Presenting property for sale – how to approach vendors

As an estate agent it’s important to have a rapport with your customers, especially those selling their houses, so you can be honest with them about making the best of their property.

It’s in everyone’s interest to ensure a property is presented well so that it will sell quickly and for the best asking price, but some homeowners will need a little more help than others.

An estate agent friend recently told me the following story…

A homeowner contacted them and asked for a valuation as they wanted to put their property on the market. It was spring – a traditionally good time for house sales – and it was an affluent and well sought-after area, so this should be an easy one.

When they turned up at the house, they were, to be fair, a little shocked.

Nestled as the middle house in a row that were of the same design and obviously built at the same time, was an example of what happens when maintenance has been lacking.

The house could best be described as “tired”, or, if being a little blunter, run-down.

The windows were still wooden, having seemingly skipped the trend to move to double glazing and PVCu. And the doors needed more than a few coats of paint.

The garden was overgrown, and the gates were hanging off.

The owner met them on the front path, “Hello there! We know it’s a bit ‘rustic’, but it’s got a certain charm don’t you think?”

This house had more than charm, and rustic it was not!

Location, location, errr, cleanliness?

Inside things were the same.

The house was cluttered with years of collectables and carpets were threadbare.

The owner explained that due to its location, they would expect to sell quickly and at a good price. Apparently, next door had gone in two weeks and had fetched its asking price, they said they wanted to market this one at the same value.

My friend checked, and yes, the house next door had sold quickly, but the difference between the two couldn’t be starker.

He sat down with the owner and wondered how to tackle the problem. He thought that being blunt, but with a soft edge might be the best way forward. After all, they’d lived here for years, and they loved the place.

“I’m afraid in its current condition it will be difficult to get the same price as next door.”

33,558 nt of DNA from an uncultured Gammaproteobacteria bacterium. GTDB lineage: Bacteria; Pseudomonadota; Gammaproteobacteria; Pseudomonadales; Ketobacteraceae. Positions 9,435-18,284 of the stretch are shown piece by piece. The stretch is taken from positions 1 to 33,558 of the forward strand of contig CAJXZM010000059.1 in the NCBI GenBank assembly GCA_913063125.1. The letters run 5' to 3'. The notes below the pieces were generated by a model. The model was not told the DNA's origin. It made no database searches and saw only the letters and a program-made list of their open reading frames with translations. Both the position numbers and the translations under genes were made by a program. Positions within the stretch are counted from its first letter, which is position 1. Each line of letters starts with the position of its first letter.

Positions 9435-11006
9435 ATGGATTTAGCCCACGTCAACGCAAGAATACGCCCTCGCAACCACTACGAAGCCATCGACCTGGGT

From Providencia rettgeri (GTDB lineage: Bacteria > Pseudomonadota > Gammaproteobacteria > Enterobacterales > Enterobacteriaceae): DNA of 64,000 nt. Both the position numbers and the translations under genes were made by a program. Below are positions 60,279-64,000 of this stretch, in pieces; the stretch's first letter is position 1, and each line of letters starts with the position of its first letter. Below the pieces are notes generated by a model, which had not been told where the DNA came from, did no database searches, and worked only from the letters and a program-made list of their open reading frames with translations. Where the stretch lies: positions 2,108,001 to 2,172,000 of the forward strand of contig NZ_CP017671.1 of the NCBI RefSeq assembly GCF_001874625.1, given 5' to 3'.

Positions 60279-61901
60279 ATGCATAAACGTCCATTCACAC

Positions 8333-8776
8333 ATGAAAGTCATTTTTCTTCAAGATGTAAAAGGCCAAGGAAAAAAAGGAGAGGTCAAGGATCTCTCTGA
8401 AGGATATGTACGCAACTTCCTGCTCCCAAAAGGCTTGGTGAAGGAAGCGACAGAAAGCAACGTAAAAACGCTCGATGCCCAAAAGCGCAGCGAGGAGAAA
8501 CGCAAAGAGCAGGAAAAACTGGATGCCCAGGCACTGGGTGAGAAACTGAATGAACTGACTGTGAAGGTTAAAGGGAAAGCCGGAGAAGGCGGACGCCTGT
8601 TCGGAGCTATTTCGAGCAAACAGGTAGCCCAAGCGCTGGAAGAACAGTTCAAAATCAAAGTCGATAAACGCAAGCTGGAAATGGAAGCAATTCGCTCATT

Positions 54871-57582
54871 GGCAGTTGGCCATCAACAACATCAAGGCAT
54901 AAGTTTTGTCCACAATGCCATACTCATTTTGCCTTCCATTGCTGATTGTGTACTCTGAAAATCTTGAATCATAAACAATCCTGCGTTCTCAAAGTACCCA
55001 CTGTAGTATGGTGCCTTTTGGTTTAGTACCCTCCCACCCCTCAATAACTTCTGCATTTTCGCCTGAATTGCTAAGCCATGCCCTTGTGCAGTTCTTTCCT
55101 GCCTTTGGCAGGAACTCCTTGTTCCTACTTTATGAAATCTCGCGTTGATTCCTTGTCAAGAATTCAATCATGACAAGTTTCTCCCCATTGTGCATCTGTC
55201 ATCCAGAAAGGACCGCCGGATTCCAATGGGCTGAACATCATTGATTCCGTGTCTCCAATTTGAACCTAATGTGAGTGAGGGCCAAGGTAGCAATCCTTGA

The owner seemed crestfallen. A different tack would be necessary.

“However, just a bit of work and you’ll certainly get close, can I suggest a few improvements?”

At that, the owner picked up again. Willing to take the advice of an expert, they were ready to listen.

My friend explained that the house simply needed some TLC, a declutter and a tidier garden.

He didn’t go into much detail, he simply said that if they spent time on that, he was sure the house would sell far quicker and for what they wanted.

The wait…

The house went on the market a week later.

Not much had really changed, but the owner was adamant that it was enough, and that the house would sell, so they began looking for somewhere else, and they found somewhere within a week.

After a month, there were no enquiries.

The owner at first blamed the photos, but there’s only so much work you can do given the state of the rooms.

Then he blamed the market conditions.

After three months, still nothing. Other houses were selling, but after just a handful of visits, there was still no good offer on the table.

The owner had lost out on the house they wanted, it had sold already.

My friend went to see him.

“I have to be honest, you need to do a lot more work on the house to get it to sell. Either that or drop the price drastically.”

The owner was finally convinced, and he got to work.

Within two weeks, the house was completely different. He spent about £5,000 in all, but it was worth it.

He completely cleaned out the garden, cut the grass, tidied up the hedges and repaired gates.

Inside benefited from painted woodwork, fresh wallpaper and new carpet in some of the rooms.

The difference was incredible.

The sale

New photos were taken, and the house was re-marketed.

The estate agent contacted all those people who had been to see the house previously, and two put bids in at just below the asking price.

The house sold within five days.

The moral?

You could argue that being a good estate agent is more than just about selling, it’s also about being a friend and adviser to your customers.

If my friend had been more assertive earlier on, the house would have sold much quicker, and the owner would have been able to move earlier.

However, there’s also the issue of not wanting to annoy customers.

This is the skill of the estate agent, and it’s something that will come through experience, it’s not anything you can learn in a training session.

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